Not many people know that before I became the master of the spawn rearing, I was in the music industry. It explains a lot about my crass sense of humor and my ability to always be one of the boys. Hell, when your demographic is twenty-seven year-old males, it comes with the territory.
I met Steve while working in radio. Someday I’ll tell that story and there will be a nifty little link for you to read about it.
Tonight I was bantering back and forth with a friend on Twitter and a King Missile song was referenced because a) when is an obscure nineties song reference not applicable during friendly banter and b) see: crass sense of humor. We played that song at times on the station where I worked. It threw me back to a time where things were different. Simple things. Every things. All of it.
Not to suggest that I have any sort of distaste for the new life I lead, but, the banter mixed with a splash of an experience at a show last night, made me forget what it was like to be in the world of music. Shows almost every night of the week, networking your face off with label reps, talented artists, and fellow music lovers, sleepless nights, endless days. It was all so fast-paced and devoted. There was no leaving early. Those were your friends up there on that big stage. There was no time to eat or sleep. You just existed in the realm of music, never to be idle because that meant invisibility. You had to be memorable.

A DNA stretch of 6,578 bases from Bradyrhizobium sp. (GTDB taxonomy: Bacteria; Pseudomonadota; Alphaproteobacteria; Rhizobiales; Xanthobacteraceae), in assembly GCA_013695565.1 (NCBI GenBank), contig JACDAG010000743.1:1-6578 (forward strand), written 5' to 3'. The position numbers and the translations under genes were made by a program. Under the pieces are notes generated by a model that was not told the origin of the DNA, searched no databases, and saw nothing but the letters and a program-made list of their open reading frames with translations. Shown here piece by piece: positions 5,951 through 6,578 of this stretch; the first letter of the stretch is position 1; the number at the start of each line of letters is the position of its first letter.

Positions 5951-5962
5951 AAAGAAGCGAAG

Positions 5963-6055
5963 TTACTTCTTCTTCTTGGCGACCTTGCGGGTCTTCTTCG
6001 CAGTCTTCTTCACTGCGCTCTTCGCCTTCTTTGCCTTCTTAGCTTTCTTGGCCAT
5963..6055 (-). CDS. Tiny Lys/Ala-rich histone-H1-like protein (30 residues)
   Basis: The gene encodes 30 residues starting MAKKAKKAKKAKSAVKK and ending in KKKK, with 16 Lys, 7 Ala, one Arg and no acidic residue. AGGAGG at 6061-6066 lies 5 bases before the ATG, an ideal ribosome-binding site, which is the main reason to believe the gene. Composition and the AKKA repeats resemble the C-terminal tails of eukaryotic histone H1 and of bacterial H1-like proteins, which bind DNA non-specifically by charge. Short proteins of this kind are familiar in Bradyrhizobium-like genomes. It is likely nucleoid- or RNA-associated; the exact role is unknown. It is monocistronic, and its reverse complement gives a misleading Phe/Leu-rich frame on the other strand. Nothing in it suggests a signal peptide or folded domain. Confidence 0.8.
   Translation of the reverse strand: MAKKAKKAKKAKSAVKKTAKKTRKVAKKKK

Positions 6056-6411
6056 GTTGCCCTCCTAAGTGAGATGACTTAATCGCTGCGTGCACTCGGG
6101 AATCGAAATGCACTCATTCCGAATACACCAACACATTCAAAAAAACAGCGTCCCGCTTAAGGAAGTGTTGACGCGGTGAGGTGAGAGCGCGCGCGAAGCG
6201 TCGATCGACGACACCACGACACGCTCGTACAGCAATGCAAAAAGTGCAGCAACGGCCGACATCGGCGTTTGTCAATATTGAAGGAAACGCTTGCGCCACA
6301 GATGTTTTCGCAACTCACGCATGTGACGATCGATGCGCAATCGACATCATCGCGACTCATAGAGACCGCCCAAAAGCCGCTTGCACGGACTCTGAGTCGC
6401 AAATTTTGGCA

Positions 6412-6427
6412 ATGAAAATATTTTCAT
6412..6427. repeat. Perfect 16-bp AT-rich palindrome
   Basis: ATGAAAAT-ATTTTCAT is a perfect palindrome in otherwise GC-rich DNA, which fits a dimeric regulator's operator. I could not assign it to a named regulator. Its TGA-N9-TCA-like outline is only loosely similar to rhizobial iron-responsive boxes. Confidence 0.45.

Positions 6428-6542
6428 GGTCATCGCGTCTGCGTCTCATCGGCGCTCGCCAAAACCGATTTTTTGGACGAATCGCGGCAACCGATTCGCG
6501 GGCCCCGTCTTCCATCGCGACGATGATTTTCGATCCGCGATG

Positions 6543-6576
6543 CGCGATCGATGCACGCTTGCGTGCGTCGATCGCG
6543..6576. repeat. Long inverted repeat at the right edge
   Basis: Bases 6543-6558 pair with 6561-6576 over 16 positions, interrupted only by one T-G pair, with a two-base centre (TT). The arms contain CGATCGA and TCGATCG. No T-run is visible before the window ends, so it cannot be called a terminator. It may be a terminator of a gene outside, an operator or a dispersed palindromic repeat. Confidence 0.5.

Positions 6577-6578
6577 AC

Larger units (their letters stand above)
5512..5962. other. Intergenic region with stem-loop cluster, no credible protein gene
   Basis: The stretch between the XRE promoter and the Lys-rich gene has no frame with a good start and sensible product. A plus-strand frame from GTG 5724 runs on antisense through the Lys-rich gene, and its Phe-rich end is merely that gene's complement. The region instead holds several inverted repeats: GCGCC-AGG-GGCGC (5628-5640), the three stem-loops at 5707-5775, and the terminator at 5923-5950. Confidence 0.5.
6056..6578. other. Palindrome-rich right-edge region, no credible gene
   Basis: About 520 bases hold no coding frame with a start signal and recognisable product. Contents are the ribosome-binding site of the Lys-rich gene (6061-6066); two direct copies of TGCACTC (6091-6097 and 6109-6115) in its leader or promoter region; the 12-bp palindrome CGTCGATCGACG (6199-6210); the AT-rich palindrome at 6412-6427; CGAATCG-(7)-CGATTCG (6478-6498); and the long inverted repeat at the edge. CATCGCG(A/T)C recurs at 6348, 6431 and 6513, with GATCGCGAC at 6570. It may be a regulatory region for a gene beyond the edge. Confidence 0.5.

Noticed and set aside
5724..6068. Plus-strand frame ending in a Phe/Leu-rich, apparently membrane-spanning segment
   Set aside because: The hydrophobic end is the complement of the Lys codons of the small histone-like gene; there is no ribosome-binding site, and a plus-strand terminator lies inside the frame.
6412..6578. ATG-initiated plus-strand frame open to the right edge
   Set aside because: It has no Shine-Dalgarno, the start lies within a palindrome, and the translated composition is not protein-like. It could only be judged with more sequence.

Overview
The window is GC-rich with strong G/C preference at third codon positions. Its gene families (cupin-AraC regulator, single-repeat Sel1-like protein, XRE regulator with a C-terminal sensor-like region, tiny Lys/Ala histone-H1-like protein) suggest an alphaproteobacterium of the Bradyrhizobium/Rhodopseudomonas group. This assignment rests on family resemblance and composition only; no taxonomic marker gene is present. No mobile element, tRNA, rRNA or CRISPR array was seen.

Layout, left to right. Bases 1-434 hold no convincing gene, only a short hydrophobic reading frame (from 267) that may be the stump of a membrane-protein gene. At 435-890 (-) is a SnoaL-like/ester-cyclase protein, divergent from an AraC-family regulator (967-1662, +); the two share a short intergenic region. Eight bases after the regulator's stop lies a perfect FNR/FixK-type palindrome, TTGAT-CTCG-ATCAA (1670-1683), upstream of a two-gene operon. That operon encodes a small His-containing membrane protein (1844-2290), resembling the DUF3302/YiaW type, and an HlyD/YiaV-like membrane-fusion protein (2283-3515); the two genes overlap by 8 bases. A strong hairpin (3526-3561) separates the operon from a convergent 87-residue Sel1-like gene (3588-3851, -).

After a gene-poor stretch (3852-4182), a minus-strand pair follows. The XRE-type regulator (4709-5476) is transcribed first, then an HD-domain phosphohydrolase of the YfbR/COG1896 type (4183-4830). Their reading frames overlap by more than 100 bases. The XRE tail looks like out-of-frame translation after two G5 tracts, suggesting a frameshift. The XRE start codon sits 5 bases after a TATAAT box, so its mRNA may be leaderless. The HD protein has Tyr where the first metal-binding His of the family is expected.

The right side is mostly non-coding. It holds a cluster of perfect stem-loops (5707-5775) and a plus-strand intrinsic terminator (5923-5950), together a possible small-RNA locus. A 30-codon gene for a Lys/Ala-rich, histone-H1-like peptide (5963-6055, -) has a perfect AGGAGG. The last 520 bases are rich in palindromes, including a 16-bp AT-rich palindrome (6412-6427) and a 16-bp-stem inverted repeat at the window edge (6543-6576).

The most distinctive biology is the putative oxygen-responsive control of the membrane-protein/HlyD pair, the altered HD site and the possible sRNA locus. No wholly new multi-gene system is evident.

The mindset flows through me more than most know. I’ve applied it to my current lifestyle. Never be invisible. Ever. Sometimes, however, your world, and the people therein, do not align with this mantra. There are better things to be done, more important people to see, and you’ve simply done a bang up job of killing time for them until those things were readily available. And this post about missing the music biz, just turned into a deeply profound discontentment with relationships. Amazing how that happens.
The tie-in lies in the reality that when you’re in the presence of the adored, it instills a false sense of self-importance and priority. Absence makes the heart grow fonder, does it not. When you haven’t seen someone for months or years and you have just a few hours to revel in their company, you soak up every damned second of that time. Nothing is more important.
I miss musicians and label reps and music lovers. I miss their mentality. The specialty in seeing one another.
I miss being missed.